April 5, 2018 | Ann Kowal Smith
In our our Weekend Reading post last week, we highlighted a fascinating article by Marcelo Gleiser, Dartmouth professor of philosophy, physics and astronomy, on teaching at the intersection of two increasingly distinct academic “cultures” – the sciences and the humanities. At a time when universities are shrinking their humanistic offerings in favor of science and technology, Gleiser comments on the weakness of an education that favors one over the other.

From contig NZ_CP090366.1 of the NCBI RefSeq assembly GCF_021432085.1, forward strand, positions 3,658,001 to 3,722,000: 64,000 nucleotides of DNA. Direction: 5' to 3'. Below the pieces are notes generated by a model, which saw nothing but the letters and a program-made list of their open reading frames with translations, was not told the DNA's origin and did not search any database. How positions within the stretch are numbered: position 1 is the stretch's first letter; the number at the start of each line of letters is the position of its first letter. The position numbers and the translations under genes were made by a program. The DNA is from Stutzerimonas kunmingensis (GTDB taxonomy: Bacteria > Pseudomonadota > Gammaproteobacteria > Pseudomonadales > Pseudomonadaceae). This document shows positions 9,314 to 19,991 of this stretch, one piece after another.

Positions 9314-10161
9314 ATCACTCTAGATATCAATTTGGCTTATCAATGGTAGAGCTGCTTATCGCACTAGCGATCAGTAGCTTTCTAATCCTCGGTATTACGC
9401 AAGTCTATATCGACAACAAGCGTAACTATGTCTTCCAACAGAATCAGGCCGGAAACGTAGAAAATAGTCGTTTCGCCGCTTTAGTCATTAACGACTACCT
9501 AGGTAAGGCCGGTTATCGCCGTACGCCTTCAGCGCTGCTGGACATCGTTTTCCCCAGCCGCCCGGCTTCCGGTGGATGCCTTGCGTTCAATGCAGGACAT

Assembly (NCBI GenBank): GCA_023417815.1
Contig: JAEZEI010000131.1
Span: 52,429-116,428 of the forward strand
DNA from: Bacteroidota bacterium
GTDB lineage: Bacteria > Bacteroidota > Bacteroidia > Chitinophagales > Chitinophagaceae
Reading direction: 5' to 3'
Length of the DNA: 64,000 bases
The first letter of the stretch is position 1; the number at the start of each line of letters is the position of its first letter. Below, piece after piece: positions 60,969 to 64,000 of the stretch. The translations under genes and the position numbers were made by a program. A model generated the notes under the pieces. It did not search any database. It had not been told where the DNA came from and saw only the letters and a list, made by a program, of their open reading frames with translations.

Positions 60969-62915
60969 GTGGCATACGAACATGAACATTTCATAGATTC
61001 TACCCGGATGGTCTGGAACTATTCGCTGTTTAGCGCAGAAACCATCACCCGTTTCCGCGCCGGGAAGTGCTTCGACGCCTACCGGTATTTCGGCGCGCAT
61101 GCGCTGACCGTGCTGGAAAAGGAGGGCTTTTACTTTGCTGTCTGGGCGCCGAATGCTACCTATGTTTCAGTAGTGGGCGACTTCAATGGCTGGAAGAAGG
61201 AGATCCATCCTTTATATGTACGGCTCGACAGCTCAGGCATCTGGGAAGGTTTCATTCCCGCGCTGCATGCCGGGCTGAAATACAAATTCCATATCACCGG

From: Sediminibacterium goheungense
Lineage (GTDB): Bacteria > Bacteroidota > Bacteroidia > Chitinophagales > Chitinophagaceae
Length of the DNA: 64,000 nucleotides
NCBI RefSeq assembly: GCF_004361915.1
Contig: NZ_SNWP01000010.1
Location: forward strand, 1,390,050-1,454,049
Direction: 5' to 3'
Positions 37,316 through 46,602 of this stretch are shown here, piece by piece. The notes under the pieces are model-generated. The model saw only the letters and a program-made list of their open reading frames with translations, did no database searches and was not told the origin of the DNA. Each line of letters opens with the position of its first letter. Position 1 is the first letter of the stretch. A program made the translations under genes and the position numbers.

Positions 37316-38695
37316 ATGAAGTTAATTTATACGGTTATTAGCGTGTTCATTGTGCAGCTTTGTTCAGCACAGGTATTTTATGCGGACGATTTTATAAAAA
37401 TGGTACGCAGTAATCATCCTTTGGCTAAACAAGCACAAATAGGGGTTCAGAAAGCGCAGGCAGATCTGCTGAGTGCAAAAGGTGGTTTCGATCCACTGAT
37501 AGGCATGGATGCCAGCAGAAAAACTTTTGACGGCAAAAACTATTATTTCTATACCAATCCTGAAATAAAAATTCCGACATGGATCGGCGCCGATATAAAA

“We all stand to lose from this gulf between the sciences and the humanities,” Gleiser writes. “The sciences run the risk of being decontextualized from their moral and social consequences, pursuing technologies that should be regulated and scrutinized. . . On the other hand, the humanities run the risk of becoming disconnected from the pace of scientific discoveries and myopic to how they are effectively transforming the world we live in.”
So how science fiction help to bridge the gap between the sciences and the humanities?Read More